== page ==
Washington DispatchAHLAAHLA’s Rogers Calls for Immigration Reform, Increased Visas During ALIS Update

AHLA’s Rogers Calls for Immigration Reform, Increased Visas During ALIS Update

Chip Rogers AHLAStressing the need for immigration reform and a greater number of work visas, AHLA President/CEO Chip Rogers was keenly focused on the industry’s current labor challenge during an association update earlier this week at ALIS (Americas Lodging Investment Summit).

During the update, Rogers urged hoteliers to get more involved in the process, particularly as it relates to reaching out to elected officials for change on behalf of the industry.

“If we in the hotel industry—which will probably be more impacted by the lack of workers than any other industry—are not willing to lead on this issue no one is. We desperately need your help in doing this and it doesn’t cost anything. We need an army of voices reminding our elected officials that this is a critically important issue if we’re going to get our economy going again,” he said.

Rogers noted that while the pandemic may have exacerbated it, the workforce issue did exist before COVID. As an example, he noted that despite supporting more than 2 million jobs “in 2019 before we even got into this challenge, this industry already had a 900,000 job deficit.”

Rogers shared some results from a recent AHLA survey of hoteliers which revealed that some 85% of hotels are either somewhat or severely understaffed, while 22% are severely understaffed. The biggest positions of need are housekeeping, front desk, culinary, maintenance, and executive/GM.

Rogers, however, pointed out that progress has been made in recent months.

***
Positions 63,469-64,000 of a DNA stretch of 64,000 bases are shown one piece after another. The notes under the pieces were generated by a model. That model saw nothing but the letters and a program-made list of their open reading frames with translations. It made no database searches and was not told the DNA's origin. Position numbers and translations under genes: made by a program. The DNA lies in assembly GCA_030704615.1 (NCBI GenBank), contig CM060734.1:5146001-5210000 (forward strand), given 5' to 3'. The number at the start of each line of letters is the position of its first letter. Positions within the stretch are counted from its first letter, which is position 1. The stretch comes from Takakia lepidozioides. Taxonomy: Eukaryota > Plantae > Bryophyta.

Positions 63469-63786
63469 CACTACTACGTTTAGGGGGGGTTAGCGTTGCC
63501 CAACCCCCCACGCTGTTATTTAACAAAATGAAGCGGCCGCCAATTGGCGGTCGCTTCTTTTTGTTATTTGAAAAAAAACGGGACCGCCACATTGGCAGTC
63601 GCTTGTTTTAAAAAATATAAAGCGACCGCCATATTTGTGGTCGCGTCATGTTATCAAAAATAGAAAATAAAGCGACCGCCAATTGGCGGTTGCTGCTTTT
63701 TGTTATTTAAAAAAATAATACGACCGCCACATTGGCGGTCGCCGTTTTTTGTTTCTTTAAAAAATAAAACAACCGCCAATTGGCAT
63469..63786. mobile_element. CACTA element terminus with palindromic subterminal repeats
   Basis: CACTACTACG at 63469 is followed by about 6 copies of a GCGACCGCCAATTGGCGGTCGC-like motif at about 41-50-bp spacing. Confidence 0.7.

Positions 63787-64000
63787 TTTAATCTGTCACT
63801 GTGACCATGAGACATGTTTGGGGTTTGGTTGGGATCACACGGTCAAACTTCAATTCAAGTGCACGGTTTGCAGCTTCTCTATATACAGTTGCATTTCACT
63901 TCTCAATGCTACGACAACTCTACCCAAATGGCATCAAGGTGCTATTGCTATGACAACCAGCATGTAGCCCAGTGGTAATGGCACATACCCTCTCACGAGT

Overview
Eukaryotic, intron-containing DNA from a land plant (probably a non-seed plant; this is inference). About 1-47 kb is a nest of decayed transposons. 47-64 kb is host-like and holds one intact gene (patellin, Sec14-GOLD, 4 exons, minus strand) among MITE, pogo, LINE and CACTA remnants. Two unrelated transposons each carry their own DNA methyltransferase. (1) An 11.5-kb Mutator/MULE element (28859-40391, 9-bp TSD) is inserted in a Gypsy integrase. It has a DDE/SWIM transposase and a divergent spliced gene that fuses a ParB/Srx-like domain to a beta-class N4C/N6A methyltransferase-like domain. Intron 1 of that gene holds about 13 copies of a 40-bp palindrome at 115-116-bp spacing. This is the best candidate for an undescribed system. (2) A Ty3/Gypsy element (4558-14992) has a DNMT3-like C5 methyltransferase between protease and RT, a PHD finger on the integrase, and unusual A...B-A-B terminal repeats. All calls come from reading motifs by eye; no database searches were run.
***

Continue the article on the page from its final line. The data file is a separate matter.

“These numbers are bad but they’re actually much better than what we’ve seen,” he said, noting that in May of last year, these figures were 97% and 42%, respectively. In September, the numbers dropped to 87% and 36%.

“We’re continuing to improve but these are still incredibly challenging numbers to operate your hotels on a daily basis if you can’t find housekeepers, if you can’t find people for the front desk,” he commented.

Rogers further explained that on top of the roughly 900,000 unfulfilled jobs, there are another 260,000 missing jobs following the pandemic, estimating that there are some 1.2 or 1.3 million jobs in total that could be filled if the industry was operating at full capacity.

“It impacts not just daily operations but ultimately profit, ultimately how the industry performs. So these numbers are critical to change if we’re going to reach maximum performance,” he said.

Meanwhile, when it comes to immigration reform, Rogers highlighted some key findings with regard to voter sentiment.

  • 67% of voters believe to build a dependable and efficient economy we need to fix our immigration system so that immigrants willing to contribute to our economy do so legally;
  • 75% rate the immigration crisis worse than education, healthcare, Social Security, and Medicare;
  • 76% say Congress has not done enough on immigration;
  • 87% believe it’s important Democrats and Republicans work together to reform immigration.

Rogers went on to detail the immigration reform efforts on behalf of the AHLA.
“We have begun to lead an effort, and it’s is a very narrowly focused effort, to try and convince Congress left and right, Republican and Democrat, that this is an issue that’s impacting every single one of the districts. This is an issue that impacts our ability to get the economy back to where it needs to be. It’s also an issue that is impacting inflation; wage inflation is contributing considerably to overall inflation,” he said.

Rogers further noted that work visas represent a significant part of the solution. The AHLA secured the largest expansion of work visas in recent history with an additional nearly 65,000 in Fiscal year 2023. The Biden administration recently agreed to double the number of H-2B work visas.

“We’re trying to convince members of Congress that the work visa program that we have—particularly the H-2B visas—works and it works exceptionally well. But we just need a heck of a lot more than they’re giving us. We need about three to four times more workers than the H-2B visa cap allows,” he said.